Directors noted that boardroom conversations about risk and strategy are often deeper and more intellectually challenging in the global company context and rules should be applied in businesses and operating environments as companies strive to “think globally and act locally”.

    Queen’s Birthday Honours List

    Congratulations to the following members who appeared on the Queen’s Birthday Honours list this year.

    • Australian Fire Service Medal (AFSM)
    • Alex Scott AFSM MAICD
    • Australian Police Medal (APM)
    • Stephen Leane APM GAICD
    • Bar to the Conspicuous Service Cross (CSC and Bar)
    • Georgeina Whelan AM CSC and Bar MAICD
    • Companion (AC) in the General Division
    • Anthony Beddison AC FAICD
    • Kerry Sanderson AC FAICD
    • Glenn Stevens AC MAICD
    • Conspicuous Service Cross (CSC)
    • Captain Justin Jones CSC GAICD
    • Susan Stothart CSC GAICD
    • Distinguished Service Cross (DSC)
    • David Mulhall DSC AM CSC GAICD
    • Medal (OAM) in the General Division
    • Tania Chambers OAM FAICD
    • Professor Stewart Gill OAM MAICD
    • Peter Laurence OAM GAICD
    • Theresa Moltoni OAM MAICD
    • Sean O’Toole OAM FAICD
    • Geoffrey Rodgers OAM FAICD
    • Debra Schaffer OAM MAICD
    • John Wauchope OAM FAICD
    • Robert Wilson OAM MAICD
    • Member (AM) in the General Division
    • Michael Byrne AM GAICD
    • Ronald Cohen AM FAICD
    • Malcolm Crompton AM FAICD
    • Debbie Dadon AM MAICD
    • Hon Cheryl Edwardes AM GAICD
    • Ian Fletcher AM MAICD
    • Kenneth Harrison AM FAICD
    • Dr Geoffrey Hirst AM GAICD
    • Member (AM) in the General Division (continued)
    • Robert Logie-Smith AM FAICD
    • Michael Pratt AM FAICD
    • Anne Robinson AM FAICD
    • Naseema Sparks AM FAICD
    • John Stanhope AM FAICD
    • Dr Vivienne Thom AM FAICD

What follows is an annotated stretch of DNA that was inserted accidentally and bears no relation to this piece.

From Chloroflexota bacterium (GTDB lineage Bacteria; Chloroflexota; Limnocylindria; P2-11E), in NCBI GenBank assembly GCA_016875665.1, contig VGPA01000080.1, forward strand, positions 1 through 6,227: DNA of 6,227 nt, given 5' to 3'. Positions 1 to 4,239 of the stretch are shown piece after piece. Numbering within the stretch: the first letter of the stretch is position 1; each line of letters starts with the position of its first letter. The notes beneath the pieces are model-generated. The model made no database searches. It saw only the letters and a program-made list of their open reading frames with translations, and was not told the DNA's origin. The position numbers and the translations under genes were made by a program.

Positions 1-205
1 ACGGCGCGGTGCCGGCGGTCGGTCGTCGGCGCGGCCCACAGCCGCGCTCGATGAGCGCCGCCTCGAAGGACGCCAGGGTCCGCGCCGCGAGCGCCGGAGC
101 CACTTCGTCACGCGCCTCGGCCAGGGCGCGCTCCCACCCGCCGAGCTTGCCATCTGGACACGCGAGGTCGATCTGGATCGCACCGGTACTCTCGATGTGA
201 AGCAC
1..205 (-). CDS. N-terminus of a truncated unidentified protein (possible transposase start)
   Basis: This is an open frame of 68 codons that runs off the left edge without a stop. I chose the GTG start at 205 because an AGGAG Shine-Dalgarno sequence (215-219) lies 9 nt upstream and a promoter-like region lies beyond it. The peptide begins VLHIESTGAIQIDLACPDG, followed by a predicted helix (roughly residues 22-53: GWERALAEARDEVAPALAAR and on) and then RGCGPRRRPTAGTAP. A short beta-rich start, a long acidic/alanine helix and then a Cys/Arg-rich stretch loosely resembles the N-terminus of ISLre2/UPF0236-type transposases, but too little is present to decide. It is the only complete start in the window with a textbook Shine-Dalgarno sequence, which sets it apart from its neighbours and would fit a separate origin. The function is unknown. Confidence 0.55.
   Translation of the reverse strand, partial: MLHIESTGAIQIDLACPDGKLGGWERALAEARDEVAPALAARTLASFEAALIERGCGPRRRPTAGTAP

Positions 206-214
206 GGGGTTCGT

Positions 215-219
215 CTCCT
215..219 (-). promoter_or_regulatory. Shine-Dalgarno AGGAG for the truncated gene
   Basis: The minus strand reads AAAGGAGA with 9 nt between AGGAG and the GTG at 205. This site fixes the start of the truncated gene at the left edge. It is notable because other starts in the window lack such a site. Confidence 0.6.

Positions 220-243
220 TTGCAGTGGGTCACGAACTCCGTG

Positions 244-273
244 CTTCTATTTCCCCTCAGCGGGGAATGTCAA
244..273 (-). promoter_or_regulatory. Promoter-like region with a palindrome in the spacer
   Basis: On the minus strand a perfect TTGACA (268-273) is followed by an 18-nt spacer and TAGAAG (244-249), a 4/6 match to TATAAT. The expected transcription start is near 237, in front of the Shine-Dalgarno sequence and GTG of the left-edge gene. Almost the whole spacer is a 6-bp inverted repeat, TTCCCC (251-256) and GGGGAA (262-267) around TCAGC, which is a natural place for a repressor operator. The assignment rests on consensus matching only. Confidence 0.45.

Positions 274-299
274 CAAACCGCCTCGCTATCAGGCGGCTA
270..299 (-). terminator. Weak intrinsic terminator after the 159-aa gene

• Christopher Wharton AM MAICD
    • Kristine Whorlow AM FAICD
    • Member (AM) in the Military Division
    • Christopher Field AM CSC GAICD
    • RADM Mark Purcell AM RAN GAICD
    • AVM Catherine Roberts AM CSC MAICD
    • Air Commodore Philip Tammen AM MAICD
    • Officer (AO) in the Military Division
    • Simone Wilkie AO AAICD
    • Officer (AO) in the General Division
    • Alan Birchmore AO FAICD
    • Peter Duncan AO FAICD
    • Dr Vincent Fitzgerald AO FAICD
    • Professor Nalini Joshi AO MAICD
    • Julian Knights AO MAICD
    • Warren Mundine AO DUniv MAICD
    • The Hon Dr Kay Patterson AO GAICD
    • Commissioner Andrew Scipione AO APM MAICD
    • Trevor St Baker AO MAICD
    • Marelle Thornton AO FAICD
    • Public Service Medal (PSM)
    • Robyn Foster PSM MAICD
    • Elizabeth Kelly PSM MAICD
    • Paul Miller PSM GAICD

    Note: While much care is taken to include all members honoured, we apologise in advance to anyone who may have been overlooked.


    Q&A - The big question


    We have a small private company owned by two couples. These four shareholders comprise the board. We would like to appoint an independent director. Our company accountant has been instrumental in helping resolve past issues and providing the company with excellent advice. We think that he would be a great asset as an independent director. He is not an employee of the company, but is a consultant, i.e. we send him our company tax etc. Is it possible to have him as an independent director of the board and as the company accountant?


    Your accountant sounds like a very suitable person to have as an independent director, but if he joins your board he would have a conflict of interest in remaining as your accountant.

    No doubt he could suggest a person or firm to take on that role. As a director he will be well placed to see that you get good accounting support, but the accountant should be independent of the board.